Have you heard the news? The Orioles are not a very good baseball team. A lot of articles may start with this, but it’s nice to get on the same page right away. You know, just in case you haven’t watched a single game this season. I’m sorry to be the bearer of bad news.
Maybe you heard about the rebuild and decided to take this year off. If that’s the case, how was your summer? See any good movies? Unfortunately, I think the majority of us all have likely watched far too many O’s games this season.
If you’re still hanging around, the Orioles rewarded you with some better baseball in the month of July. Baltimore finished with a 12-12 record, and actually showed flashes of what a winning baseball team resembles. It was a major change up from a team that went 8-19 in April and May before plummeting to 6-20 this June.
The Orioles, as bad as they are, may have been slightly better than their June record represented. They lost three straight one-run games from June 5-7, and lost 13 of 14 contests from June 12-26. Baltimore followed the losing stretch with two consecutive 13-0 victories. Still, it’s difficult to lose 13 of 14 games, and pretty rare to lose 10 straight.
The improvement in July might not have been a fluke. The Orioles benefited from strong starts by Asher Wojciechowski. He worked into the seventh inning in back-to-back games against Boston and the Angels, and struck out 10 hitters in a one-hit effort against the Red Sox. Anthony Santander slashed .320/.346/.526, and showed he can handle himself in all three outfield positions.
All of this being said, it’s unlikely that the Orioles repeat with another .500 month. Baltimore entered Tuesday 2-3 in August, and with 12 straight games against New York, Boston and Houston waiting for them. That’s a tall task for any team, especially one that’s 38-74. Still, their recent improvement poses an interesting question.
Would you rather the Orioles continue to lose at a high rate to ensure a chance at the number one pick, or would you like to see the club steadily improve in the final two months? The answer may not be as cut and dry as you think.
Obviously, fans are excited about 2019 number one pick Adley Rutschman, and the idea of adding another player of his caliber is enticing, but the Orioles aren’t guaranteed the top slot in 2020 even if they keep losing.
Mark Brown broke down the Orioles competition for the number one pick again yesterday, and the Birds face an uphill battle. The Detroit Tigers are on pace for an impressively bad 48-114 record, with a projected record of 53-109 by Fangraphs. The Orioles are on pace for a record of 55-107, and Fangraphs projects Baltimore to finish 57-105. If that’s the case, the Orioles will find another way to “lose” this year. The Royals are on pace to end 57-105, but Fangraphs projects some slight improvement and a final finish of 61-101.
Detroit may eclipse Baltimore in the loss column this season, and there’s nothing the Orioles can do to prevent Detroit from losing games (aside from losing to the Tigers September 14-16). Brandon Hyde and his ball club are trying to win every night, even if Mike Elias has stated winning is not strategically relevant this season. I’m here to say that rooting against the Orioles is no longer strategically relevant this season either.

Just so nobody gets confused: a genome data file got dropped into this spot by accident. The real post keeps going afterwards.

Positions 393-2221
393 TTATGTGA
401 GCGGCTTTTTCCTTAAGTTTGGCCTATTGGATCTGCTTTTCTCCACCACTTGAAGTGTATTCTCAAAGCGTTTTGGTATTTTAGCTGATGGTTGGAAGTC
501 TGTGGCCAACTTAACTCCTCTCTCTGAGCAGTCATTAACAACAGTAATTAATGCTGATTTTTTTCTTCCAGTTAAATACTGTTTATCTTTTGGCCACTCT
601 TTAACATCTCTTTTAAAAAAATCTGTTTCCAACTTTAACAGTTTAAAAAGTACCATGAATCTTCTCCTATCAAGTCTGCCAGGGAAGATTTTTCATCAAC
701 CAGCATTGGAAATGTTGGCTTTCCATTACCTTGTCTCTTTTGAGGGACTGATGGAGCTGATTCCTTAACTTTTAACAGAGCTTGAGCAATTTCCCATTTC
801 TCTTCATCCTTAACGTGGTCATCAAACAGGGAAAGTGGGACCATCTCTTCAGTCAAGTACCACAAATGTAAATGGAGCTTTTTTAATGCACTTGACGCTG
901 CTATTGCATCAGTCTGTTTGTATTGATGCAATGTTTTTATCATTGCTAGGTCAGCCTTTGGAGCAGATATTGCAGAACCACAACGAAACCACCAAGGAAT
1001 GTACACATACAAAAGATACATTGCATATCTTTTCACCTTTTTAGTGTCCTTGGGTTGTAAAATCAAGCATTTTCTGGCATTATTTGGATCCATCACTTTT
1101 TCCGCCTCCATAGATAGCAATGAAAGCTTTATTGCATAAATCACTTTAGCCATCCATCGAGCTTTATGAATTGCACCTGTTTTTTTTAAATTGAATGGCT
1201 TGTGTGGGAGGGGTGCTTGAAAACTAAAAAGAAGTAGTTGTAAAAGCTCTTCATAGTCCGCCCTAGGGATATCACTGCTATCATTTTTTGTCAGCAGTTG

If the Birds can play around .500 the rest of the season, which is still a long shot, it would require steady play from a few guys that could be a part of the future. The Orioles are better off if Santander finishes the year strong, and if Wojciechowski proves to be a legitimate starting pitcher with swing-and-miss stuff. The future is brighter if the worst pitching staff in the league starts to turn a corner. The Orioles want Dylan Bundy to find his groove, and Trey Mancini to prove he can put together a complete season.
A better record would likely include stronger play from younger players. Could Richie Martin’s average continue to increase? After hitting .157 in May, Martin hit .204 in June before a season-best .233 in July. Any production from shortstop would only help the O’s cause.
Perhaps most importantly, there does not appear to be a no-brainer selection with the top choice in 2020. At least not yet. Zion Williamson isn’t walking through that door with a baseball hat and glove, and there’s a handful of players that will be under consideration by whoever picks first.
Back in June, ESPN’s David Schoenfield wrote that the 2020 class is “stacked.” He noted that the draft should be much deeper than 2019, and that it includes an abundance of college pitchers. Right handed pitcher Emerson Hancock, first baseman Spencer Torkelson and several others will be linked to the top pick at some point. MLB.com’s Jim Callis has said this could be “the deepest draft class since 2011.”
The Astros selected Alex Bregman with the second pick in 2015 after the Diamondbacks chose Dansby Swanson. The Cubs drafted Kris Bryant second after the Astros selected now-retired Mark Appel with the top pick in 2013. The Orioles selected Manny Machado third overall after Pittsburgh took Jameson Taillon with the number two pick in 2010, and Arizona nabbed Trevor Bauer a pick after the Mariners drafted Danny Hultzen second overall in 2011.
The Orioles are probably going to lose 100 games. They could easily finish below .500 in August and September, and they still have a shot at the top pick. But as Harrison Jozwiak noted last week, the Tigers have been just as bad and got even worse at the trade deadline. So don’t be afraid to root for the O’s to win some games down the stretch, and don’t give up hope if they can’t secure the top pick in 2020.